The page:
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It is fairly common for unidentifiable masses of decomposing sea-flesh, often measuring several metres in length and generally known as “globsters”, to wash ashore in many parts of the world. Due to their state of decomposition and the lack of any remaining external features, definite identification is not always possible until detailed cellular or DNA analysis is completed. Often thought to be cryptozoological in nature, these mysterious blobs, however, are more likely to be found the remains of partially decayed sperm whales or sharks. In May of 2017 Mary-Anne McTrowe began production of a woven and felted representation of an imaginary globster, the “Blöndúos Blob”, at the Icelandic Textile Centre in Blöndúos, Iceland.
Mary-Anne McTrowe was born and raised in southern Alberta, where she earned her B.F.A. at the University of Lethbridge in 1998. She went on to pursue graduate studies at Concordia University in Montreal, and received her M.F.A. in studio art in 2001. Her work has spanned a number of different media including performance, installation, and textiles, and in her practice she explores objects that are in states of transformation, focusing on the question of how things that are familiar to us can be made unfamiliar; how a change in context can render something temporarily strange and perhaps even unrecognizable. McTrowe was a member of the recently retired folk art-ernative band The Cedar Tavern Singers AKA Les Phonoréalistes with Daniel Wong, was a founding member of Trap\door Artist Run Centre, and currently works as a technician in the art department at the University of Lethbridge.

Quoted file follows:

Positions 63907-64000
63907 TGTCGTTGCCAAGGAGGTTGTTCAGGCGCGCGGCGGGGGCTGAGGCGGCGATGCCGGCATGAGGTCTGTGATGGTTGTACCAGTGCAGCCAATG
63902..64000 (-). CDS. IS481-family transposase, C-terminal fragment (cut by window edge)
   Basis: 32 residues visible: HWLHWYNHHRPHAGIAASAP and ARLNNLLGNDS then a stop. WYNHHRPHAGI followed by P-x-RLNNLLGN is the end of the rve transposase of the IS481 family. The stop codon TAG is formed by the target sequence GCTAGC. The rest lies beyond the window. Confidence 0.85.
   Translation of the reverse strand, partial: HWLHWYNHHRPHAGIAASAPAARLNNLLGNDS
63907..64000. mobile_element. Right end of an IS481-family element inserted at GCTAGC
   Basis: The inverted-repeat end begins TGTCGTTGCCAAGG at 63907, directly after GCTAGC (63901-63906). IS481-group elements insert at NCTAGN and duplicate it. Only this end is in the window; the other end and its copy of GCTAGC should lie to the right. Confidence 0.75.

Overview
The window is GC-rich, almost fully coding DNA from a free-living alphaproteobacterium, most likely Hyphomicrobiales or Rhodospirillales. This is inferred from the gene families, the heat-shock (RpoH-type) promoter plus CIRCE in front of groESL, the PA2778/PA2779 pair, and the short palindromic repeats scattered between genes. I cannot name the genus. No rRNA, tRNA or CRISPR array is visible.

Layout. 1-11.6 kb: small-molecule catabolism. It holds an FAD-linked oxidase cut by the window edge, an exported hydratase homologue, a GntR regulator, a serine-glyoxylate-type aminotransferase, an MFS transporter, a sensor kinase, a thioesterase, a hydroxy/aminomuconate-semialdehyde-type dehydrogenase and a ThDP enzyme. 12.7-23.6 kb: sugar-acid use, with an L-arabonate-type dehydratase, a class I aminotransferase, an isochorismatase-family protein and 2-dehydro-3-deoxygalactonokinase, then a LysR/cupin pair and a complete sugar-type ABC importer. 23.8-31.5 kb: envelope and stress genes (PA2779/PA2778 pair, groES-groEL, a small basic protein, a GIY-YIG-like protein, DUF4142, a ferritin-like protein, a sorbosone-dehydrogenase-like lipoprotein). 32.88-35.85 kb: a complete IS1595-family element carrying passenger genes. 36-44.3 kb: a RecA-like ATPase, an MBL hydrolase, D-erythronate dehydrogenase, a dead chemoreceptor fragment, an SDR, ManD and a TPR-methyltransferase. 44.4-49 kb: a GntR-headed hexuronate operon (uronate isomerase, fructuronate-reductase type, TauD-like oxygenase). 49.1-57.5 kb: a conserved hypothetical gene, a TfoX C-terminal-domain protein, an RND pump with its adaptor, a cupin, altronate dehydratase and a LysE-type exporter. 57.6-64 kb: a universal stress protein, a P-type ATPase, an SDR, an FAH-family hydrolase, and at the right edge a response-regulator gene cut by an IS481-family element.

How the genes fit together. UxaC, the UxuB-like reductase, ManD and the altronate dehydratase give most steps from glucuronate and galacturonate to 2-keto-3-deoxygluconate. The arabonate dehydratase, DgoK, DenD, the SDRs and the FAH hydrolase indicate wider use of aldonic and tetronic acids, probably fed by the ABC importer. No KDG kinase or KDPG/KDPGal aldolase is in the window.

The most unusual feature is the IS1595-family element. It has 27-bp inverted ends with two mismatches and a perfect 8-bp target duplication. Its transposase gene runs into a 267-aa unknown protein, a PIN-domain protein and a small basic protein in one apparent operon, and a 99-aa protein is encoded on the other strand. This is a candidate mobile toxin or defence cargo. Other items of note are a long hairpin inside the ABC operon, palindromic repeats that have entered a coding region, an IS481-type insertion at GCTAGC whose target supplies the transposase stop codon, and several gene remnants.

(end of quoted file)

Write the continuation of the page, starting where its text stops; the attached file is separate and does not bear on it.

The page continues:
Blonduous Blob, 2017, image courtesy of the artist.
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